Yeast: that magical micro-organism that turns sugar into alcohol and carbon dioxide. Simply brew up a batch of sweet wort, pitch the yeast, and in a few weeks you have beer!
But not all yeast is created equal. In fact, there are many different strains used for brewing beer, all with different characteristics that influence the flavor, aroma, body, and mouthfeel of your beer. How do you choose the perfect strain for your beer?
In this two-part post, I’ll first outline some of the considerations for picking a yeast strain, then I’ll share many of strengths and weaknesses of the top yeast varieties available to homebrewers.
We’ll start from a broad level, and then narrow down the options.
Yeast Selection: Dry vs. Liquid Yeast
Choosing between dry and liquid yeast is largely dependent on personal preference. Dry yeast is easy to work with and it stores well. Liquid yeast, while offering a great variety of strains to work with, is less stable and usually requires a yeast starter. For some, the extra work is worth it, but for many, dry yeast gets the job done just as well. For simplicity, I’d suggest that beginning brewers start with dry yeast, and then start experimenting with liquid yeast when they’re ready. From that point, you can make the best choice about whether to use liquid or dry yeast on a batch-by-batch basis.
Yeast Selection: Ales vs. Lagers
As far as rules go, this is where you pretty much have to stick to one or the other. Ales, which ferment warm, require top-fermenting ale yeast; lagers ferment cooler and require bottom-fermenting lager yeast. But even this rule can be bent on occasion. For example, the Brulosopher reports having good results brewing lagers with Kolsch yeast. This may be a good option if you’d like to brew a lager, but don’t have a temperature-controlled fermentation chamber. Otherwise, start by sticking to ale yeast for ales and lager yeast for lagers, at least until you get a few batches under your belt.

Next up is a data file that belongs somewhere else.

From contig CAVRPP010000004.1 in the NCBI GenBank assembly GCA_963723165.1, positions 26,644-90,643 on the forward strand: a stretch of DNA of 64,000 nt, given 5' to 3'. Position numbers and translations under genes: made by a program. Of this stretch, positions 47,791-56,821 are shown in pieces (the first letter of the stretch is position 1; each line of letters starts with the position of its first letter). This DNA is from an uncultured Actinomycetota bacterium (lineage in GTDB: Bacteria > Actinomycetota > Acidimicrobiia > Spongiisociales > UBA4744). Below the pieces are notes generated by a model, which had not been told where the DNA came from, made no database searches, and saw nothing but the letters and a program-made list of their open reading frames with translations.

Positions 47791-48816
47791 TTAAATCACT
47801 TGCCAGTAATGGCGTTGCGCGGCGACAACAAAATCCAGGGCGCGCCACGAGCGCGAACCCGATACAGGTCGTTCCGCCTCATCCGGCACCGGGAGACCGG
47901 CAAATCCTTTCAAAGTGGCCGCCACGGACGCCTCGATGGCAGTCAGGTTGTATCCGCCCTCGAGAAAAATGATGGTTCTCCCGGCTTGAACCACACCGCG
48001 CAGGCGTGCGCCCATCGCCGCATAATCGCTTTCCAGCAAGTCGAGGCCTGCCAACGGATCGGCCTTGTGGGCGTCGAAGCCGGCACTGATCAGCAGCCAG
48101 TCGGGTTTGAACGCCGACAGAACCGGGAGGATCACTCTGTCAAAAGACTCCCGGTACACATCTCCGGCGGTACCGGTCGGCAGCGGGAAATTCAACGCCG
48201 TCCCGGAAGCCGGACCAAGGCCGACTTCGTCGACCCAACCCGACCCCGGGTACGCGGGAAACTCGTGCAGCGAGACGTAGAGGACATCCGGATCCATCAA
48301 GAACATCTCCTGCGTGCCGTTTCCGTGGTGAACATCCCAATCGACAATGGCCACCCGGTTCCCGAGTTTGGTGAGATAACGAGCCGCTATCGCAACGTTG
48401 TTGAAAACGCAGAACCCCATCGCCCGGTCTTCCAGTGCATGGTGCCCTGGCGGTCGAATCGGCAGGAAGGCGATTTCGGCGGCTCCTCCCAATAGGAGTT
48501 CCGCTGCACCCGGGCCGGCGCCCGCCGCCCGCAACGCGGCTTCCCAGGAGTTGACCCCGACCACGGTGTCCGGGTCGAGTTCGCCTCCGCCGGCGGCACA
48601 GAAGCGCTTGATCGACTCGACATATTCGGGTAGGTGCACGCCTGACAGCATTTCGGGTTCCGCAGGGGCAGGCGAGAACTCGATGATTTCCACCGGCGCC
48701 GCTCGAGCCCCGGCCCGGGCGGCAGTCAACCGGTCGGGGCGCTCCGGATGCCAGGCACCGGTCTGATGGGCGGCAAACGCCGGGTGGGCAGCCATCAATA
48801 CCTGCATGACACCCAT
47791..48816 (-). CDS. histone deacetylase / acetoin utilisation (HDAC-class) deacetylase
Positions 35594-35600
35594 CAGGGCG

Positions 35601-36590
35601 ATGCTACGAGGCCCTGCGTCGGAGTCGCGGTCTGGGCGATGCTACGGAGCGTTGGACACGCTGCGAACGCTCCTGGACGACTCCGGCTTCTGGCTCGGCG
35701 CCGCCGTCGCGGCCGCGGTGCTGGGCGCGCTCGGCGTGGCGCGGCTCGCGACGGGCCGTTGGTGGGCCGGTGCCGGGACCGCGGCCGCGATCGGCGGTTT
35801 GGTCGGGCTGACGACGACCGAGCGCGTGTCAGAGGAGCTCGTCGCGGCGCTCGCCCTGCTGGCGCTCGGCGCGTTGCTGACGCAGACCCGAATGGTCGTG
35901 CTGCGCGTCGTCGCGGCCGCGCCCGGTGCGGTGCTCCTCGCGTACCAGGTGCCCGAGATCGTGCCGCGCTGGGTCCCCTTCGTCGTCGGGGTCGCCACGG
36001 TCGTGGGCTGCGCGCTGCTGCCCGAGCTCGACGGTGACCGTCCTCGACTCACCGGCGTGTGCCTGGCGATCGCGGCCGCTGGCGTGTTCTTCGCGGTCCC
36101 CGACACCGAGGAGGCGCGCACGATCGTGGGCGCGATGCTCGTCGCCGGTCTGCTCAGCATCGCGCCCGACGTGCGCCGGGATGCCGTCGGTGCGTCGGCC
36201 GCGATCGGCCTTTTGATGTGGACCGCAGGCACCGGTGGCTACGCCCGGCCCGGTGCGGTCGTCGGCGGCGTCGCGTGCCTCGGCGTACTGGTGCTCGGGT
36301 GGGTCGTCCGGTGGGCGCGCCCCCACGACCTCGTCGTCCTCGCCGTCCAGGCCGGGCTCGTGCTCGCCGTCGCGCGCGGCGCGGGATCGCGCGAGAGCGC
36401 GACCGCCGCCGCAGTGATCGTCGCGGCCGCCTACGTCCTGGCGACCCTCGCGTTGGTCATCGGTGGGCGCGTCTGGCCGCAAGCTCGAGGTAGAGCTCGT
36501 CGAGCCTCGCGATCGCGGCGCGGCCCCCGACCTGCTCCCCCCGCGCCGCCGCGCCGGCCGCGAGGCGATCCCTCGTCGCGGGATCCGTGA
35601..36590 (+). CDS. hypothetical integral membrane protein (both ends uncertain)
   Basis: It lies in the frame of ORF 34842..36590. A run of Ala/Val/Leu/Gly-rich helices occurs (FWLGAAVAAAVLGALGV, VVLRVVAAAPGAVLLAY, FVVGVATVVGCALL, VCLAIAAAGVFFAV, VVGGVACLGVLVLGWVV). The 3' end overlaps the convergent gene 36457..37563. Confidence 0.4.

Yeast Selection: Picking the Right Strain
The perfect yeast selection for you beer will be largely dependent on the style you are making, but there is certainly some crossover. Some styles have more to do with the malt and the hops than the yeast, so a neutral-flavored yeast strain can work in a variety of situations. For example, German Kolsch yeast may be used to brew an American Blonde Ale. English yeast strains might be used to brew American beers, and vice-versa. Even when you purchase a homebrew ingredient kit, don’t feel like you have to stick with the yeast provided. For example, you may get an American Pale Ale kit, but want to try a Belgian strain – go for it! Hold on to the yeast you got with the kit and use it for your next brew.
The main consideration will be choosing a yeast strain based on specific qualities that you want in your beer. Among the most important are:
- Flavor, which often goes hand-in-hand with fermentation temperature. For example, a German hefeweizen is defined by banana and clove flavors produced by German weizen yeast, and the levels of banana or clove can be regulated by adjusting the fermentation temperature.
- Attentuation, or the amount of sugars that will be fermented in the beer. A high attenuating strain will leave a beer with a dry finish. Conversely, a yeast with low attenuation will leave some fermentable sugar and more body. This said, be aware that attenuation can also be controlled with ingredient selection, mash temperature, and a number of other factors.
- Flocculation, or the tendency of the yeast to clump together and settle out at the bottom of the fermenter. This can have an impact on beer clarity.
Above all, the question of what kind of yeast is perfect for your brew will be dependent on how it affects the beer you’re making. So when choosing a yeast, think about the flavor characteristics you’re going for in your beer, including residual sweetness and mouthfeel, and choose the best yeast that fits those parameters.
In part two of this post, I’ll share many of the different yeast strains available to the homebrewer and share some style suggestions for each one.
Do you have some favorite yeast strains? How do you choose the perfect yeast for your homebrews?
Read Part 2 >>
David Ackley is a beer writer, brewer, and self-described “craft beer crusader.” He holds a General Certificate in Brewing from the Institute of Brewing and Distilling and is founder and editor of the Local Beer Blog.
I am just starting out to brew wine as I use it for both medicinal purposes as well as for adding it to my food while it is cooking. I find it to be incredible the difference between food cooked with wine as opposed to without it. I would like to get back to cooking with wine. Thank you